I didn’t get to make many recipes from this last one on my favorite summer cookbooks list, but there’s always next summer!

Summer Cocktails
by María Del Mar Sacasa
Quirk Books, 2015

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I have other cocktail books which I also don’t get to use often enough, but being someone who likes to know the proper season for things, I liked having so many light, summertime drinks collected for me in one place.

I borrowed Summer Cocktails from the library, also, but it’s going on my birthday/Christmas present wish list. The pictures are pretty; the text is entertaining; and the book opens up and lies flat. If I owned this book, it would be a keeper!

P.S. My birthday’s coming up next month and I just found out that there’s a Winter Cocktails book, too!

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Happy Weekend Cooking!

Weekend Cooking badgeLinked to Weekend Cooking, a weekly feature on Beth Fish Reads. Click/tap image for Weekend Cooking posts from other bloggers.

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Weekend Cooking Posts That Weren’t, Part Two #weekendcooking @BethFishReads

My first  Weekend Cooking Posts That Weren’t, Part One post was about our scientific taste test of King Arthur Flour’s Cake Enhancer. Now comes Part Two – some more of the Weekend Cooking posts I planned to write in 2015 (or 2014, 2013, etc.) but didn’t:

1. Cupcakes! by Eleanor Klivans

cover image of cookbookI bought the ebook edition of Cupcakes! by Eleanor Klivans (Chronicle Books, 2005) for my Nook Color way, way back, long before pretty, pastel macarons became the new thing and cupcake bakeries started going out of business.
Cupcakes! is a lovely book with beautiful photographs and lots of yummy-sounding recipes, but the only one I tried before I switched mainly to gluten-free baking was for these Coconut Cupcakes one Easter a few years back.  Delicious!

photo of Easter coconut cupcakes
Aren’t they pretty? I even used food coloring to color the coconut green like Easter grass.
Cupcakes with colored sprinkles
I left the coconut off of some for people who don’t like coconut.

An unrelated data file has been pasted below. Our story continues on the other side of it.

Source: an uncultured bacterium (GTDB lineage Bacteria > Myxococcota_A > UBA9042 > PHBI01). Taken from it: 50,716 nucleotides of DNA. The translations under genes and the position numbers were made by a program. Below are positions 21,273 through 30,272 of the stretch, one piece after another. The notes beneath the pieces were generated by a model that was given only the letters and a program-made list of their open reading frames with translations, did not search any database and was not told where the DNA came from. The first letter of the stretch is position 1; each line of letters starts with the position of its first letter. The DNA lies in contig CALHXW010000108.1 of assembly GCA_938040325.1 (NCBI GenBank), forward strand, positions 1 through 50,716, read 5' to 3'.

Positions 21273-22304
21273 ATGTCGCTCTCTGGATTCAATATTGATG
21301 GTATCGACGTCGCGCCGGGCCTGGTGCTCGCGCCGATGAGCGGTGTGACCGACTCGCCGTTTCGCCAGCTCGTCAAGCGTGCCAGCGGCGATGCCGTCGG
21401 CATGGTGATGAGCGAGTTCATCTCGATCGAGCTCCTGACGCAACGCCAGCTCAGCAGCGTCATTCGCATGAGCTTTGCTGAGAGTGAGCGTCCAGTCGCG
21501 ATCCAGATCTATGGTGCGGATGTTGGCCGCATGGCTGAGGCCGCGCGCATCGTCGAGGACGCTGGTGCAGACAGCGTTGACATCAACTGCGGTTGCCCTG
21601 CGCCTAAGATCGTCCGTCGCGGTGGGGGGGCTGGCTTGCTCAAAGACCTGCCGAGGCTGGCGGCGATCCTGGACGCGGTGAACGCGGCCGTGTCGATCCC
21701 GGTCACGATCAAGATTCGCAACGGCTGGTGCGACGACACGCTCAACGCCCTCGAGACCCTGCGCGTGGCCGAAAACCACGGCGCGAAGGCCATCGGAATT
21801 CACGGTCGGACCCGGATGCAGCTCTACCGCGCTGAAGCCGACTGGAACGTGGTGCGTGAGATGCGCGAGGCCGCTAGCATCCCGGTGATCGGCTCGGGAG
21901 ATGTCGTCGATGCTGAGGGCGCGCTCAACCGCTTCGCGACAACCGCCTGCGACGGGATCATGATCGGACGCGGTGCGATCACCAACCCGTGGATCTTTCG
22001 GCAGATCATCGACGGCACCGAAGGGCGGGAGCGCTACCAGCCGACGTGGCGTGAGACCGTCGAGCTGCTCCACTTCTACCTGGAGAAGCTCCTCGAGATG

2. Le French Oven by Hilary Davis

cover imageThis Weekend Cooking review post is still to come, so this is just a preview.
I feel bad about not reviewing Le French Oven by Hilary Davis before Christmas this year, but hopefully you saw it somewhere else and put it on your wish list. If you have a French oven or those cute miniature ones called mini cocottes, you MUST GET YOUR HANDS ON THIS COOKBOOK. I, unfortunately, do not, and, for some reason, did not get one for Christmas. 😉
I’ve earmarked many recipes to try anyway, such as Artichoke Parmesan Soup, Soft Parmesan Polenta with Arugula Salad and Poached Egg, Simply Delicious Roasted Vegetables, Braised Leeks and Swiss Chard with Feta and Raisins, Roast Turkey Breast with Provencal Vegetables, and Fresh Orange Creme Caramel.
This isn’t a good choice if you’re vegetarian or on a gluten-free diet, but for everybody else…especially if you love having gorgeous photographs in your cookbooks…this is a beautifully written and well-designed cookbook to have in your collection. Plus, it lies flat and the pages are not going to come loose from the binding.
Warning: You’re going to start planning a trip to France after reading this or either of the author’s other cookbooks – French Comfort Food and Cuisine Nicoise. (Links go to my reviews.)

3. Lobster Rolls

Plate of lobster roll with French friesSummer is not official until we have our first lobster rolls. Preferably at some seaside restaurant. But my husband grew up lobstering with his father and brothers, so he knows how to cook fresh lobster, and sometimes we have it at home.
My husband makes lobster salad just the way I like it, heavy on the lobster and light on the mayo. Here’s his homemade lobster salad on a gluten-free, spinach wrap. Yummy!

IMG_2216In the Weekend Cooking post I had “planned”, I was going to discuss the different ideas people have of lobster rolls and the regional divisions between the ones with mayo and ones that are just lobster and butter in a roll.
But I like the mayo version best, so I’m not even going to bother. The lobster salad, though, has to be made with big pieces of fresh lobster with, at the most, a little chopped celery, and it has to come in a New England-style hotdog bun…grilled in butter (but not burnt like the one in this picture)…for it to be my ideal lobster roll.
Eating a lobster roll on the ocean adds to the flavor. Massachusetts lobsters are the best, of course, but we actually had our best-ever lobster rolls up in Old Orchard Beach, Maine. I forget the name of the restaurant, but it’s right on the water.

Me and my husband at a table on the beachThis photo is from 2009! Since then, my hair has been steadily going gray and my husband went on a low-carb diet, so in 2016…he looks better and I look worse! (For the record, however, having seen the new Star Wars movie, I believe Carrie Fisher has aged just as well as Harrison Ford.)

Happy Weekend Cooking!

Weekend Cooking badgeLinked to Weekend Cooking, a weekly feature on Beth Fish Reads. Click or tap on the image for Weekend Cooking posts from other bloggers.